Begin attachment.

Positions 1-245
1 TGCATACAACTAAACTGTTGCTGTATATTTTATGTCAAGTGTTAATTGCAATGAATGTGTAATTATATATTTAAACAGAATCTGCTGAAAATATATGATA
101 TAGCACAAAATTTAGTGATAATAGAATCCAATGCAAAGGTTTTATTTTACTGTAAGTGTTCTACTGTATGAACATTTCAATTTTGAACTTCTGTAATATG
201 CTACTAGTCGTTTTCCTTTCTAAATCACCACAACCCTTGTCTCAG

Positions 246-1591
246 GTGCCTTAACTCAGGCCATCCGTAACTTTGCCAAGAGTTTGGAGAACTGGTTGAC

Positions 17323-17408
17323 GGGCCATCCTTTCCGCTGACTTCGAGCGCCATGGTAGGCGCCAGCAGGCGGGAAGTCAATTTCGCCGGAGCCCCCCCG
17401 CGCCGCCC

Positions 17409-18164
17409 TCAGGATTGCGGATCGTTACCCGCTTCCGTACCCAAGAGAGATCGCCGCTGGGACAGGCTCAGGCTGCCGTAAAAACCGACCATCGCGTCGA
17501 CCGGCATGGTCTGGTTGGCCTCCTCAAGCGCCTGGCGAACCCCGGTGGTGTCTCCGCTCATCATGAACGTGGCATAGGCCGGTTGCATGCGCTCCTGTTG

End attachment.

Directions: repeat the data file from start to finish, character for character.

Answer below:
Positions 1-245
1 TGCATACAACTAAACTGTTGCTGTATATTTTATGTCAAGTGTTAATTGCAATGAATGTGTAATTATATATTTAAACAGAATCTGCTGAAAATATATGATA
101 TAGCACAAAATTTAGTGATAATAGAATCCAATGCAAAGGTTTTATTTTACTGTAAGTGTTCTACTGTATGAACATTTCAATTTTGAACTTCTGTAATATG
201 CTACTAGTCGTTTTCCTTTCTAAATCACCACAACCCTTGTCTCAG

Positions 246-1591
246 GTGCCTTAACTCAGGCCATCCGTAACTTTGCCAAGAGTTTGGAGAACTGGTTGAC

Positions 17323-17408
17323 GGGCCATCCTTTCCGCTGACTTCGAGCGCCATGGTAGGCGCCAGCAGGCGGGAAGTCAATTTCGCCGGAGCCCCCCCG
17401 CGCCGCCC

Positions 17409-18164
17409 TCAGGATTGCGGATCGTTACCCGCTTCCGTACCCAAGAGAGATCGCCGCTGGGACAGGCTCAGGCTGCCGTAAAAACCGACCATCGCGTCGA
17501 CCGGCATGGTCTGGTTGGCCTCCTCAAGCGCCTGGCGAACCCCGGTGGTGTCTCCGCTCATCATGAACGTGGCATAGGCCGGTTGCATGCGCTCCTGTTG